POCAHONTAS, Ill. — When Ashley Driemeyer opened her second Fainting Goat location on Sept.1, the timing was not ideal.
"Same day," she said. "It was the same day."
On Sept. 1, Illinois Gov. J.B. Pritzker (D) outlined new rules for restaurants in Region 4, including the decision to close them to indoor dining.
"We complied the first time around," she said. "We did our due diligence, but there was nothing that there to help us now."
Driemeyer says she lost $3,500 in food costs during the last closure, money she cannot afford to lose again.
"If I would have to comply with our governor's new mandate, it would bankrupt me," she said.
"I've heard the story over and over and over again: 'We can't afford this anymore,'" attorney Thomas DeVore said.
DeVore sides with Driemeyer and says she is legally allowed to keep her doors open.
"The fact of the matter is, you cannot shut down a business to be off-limit to the public without a court order," he said, adding, "And certainly the department of health can't just create some guidance that says 'OK, nobody can come inside your building anymore' when the law is crystal clear that it says you need a court order to do so."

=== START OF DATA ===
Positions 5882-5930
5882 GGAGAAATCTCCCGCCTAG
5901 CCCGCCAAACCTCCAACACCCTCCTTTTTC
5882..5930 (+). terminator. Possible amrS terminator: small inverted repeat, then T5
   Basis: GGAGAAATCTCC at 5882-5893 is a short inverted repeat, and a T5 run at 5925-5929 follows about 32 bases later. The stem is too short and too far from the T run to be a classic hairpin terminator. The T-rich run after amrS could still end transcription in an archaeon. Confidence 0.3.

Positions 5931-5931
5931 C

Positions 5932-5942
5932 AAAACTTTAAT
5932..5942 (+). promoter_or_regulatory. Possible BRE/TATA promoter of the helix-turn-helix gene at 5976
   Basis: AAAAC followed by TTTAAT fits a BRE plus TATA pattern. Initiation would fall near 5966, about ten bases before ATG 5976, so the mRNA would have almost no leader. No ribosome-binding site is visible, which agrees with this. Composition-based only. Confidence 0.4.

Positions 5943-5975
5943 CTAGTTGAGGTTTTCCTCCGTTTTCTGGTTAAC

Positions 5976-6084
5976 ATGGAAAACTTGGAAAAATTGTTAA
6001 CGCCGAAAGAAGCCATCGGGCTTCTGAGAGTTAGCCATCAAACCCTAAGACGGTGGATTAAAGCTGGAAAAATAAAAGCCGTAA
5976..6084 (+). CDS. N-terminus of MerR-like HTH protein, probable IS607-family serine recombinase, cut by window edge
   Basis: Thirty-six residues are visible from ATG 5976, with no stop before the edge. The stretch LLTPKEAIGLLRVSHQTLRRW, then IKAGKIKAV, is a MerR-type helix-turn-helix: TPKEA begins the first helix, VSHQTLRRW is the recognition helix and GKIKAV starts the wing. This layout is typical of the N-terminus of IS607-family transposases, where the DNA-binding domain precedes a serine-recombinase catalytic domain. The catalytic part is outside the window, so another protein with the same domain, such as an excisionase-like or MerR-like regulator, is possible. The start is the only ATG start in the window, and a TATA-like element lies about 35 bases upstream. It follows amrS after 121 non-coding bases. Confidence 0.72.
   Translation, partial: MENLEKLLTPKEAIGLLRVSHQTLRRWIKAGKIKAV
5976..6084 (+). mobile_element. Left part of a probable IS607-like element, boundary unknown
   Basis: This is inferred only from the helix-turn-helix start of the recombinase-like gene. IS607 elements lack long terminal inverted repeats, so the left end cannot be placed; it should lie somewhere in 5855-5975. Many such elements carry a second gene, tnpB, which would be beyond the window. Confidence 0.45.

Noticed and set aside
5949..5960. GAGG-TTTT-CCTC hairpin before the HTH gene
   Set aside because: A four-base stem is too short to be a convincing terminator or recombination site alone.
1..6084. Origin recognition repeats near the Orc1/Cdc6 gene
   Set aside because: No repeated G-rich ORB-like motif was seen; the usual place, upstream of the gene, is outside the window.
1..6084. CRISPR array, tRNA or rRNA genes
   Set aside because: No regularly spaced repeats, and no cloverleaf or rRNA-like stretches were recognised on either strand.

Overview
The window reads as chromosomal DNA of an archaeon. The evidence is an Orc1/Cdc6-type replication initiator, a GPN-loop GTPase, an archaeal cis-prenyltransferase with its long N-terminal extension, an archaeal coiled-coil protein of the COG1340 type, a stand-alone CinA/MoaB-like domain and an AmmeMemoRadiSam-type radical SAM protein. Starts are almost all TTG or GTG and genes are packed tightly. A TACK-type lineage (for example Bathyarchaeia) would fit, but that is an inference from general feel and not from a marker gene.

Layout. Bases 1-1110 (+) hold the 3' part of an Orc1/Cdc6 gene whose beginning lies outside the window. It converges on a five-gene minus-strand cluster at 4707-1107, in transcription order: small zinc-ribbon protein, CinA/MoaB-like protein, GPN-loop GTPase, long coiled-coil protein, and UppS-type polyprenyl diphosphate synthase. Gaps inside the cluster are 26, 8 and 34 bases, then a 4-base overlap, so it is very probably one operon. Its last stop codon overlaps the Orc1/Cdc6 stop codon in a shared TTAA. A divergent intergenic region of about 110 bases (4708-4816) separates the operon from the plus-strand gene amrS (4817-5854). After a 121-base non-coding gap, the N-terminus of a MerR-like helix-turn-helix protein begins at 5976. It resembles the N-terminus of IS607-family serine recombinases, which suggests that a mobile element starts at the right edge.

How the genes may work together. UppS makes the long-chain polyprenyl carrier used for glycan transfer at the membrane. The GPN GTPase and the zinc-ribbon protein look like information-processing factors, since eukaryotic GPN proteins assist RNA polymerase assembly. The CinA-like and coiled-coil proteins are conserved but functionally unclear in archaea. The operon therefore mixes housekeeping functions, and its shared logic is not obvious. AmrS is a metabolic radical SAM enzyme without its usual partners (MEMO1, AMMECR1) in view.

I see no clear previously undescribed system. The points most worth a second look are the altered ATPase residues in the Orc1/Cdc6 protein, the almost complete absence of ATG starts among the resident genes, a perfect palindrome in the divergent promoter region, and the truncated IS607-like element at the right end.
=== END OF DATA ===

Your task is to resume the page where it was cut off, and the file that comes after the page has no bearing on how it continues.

DeVore says he has heard of hundreds of southwest Illinois restaurants following Driemeyer's decision to stay open indoors. He also takes issue with the change in regulations for allowing gaming inside.
"Think about that. You can go into this facility and put your money into a poker machine, but you can’t go and get something to eat. We are intelligent people. There’s no way to rationalize that," he said.
As Driemeyer continues indoor service, she says the customers keep coming.
"The response has been overwhelming to the point where I am literally running to get food every day because my food order isn't big enough to support the outpour from the community," she said.
Although a sign on the front door under the restaurant's donkey logo welcomes customers to "butt on in," one person who is likely exempt from that offer is the governor and his mandate.
"He doesn't pay the bills. I have no choice but to keep my doors open," Driemeyer said.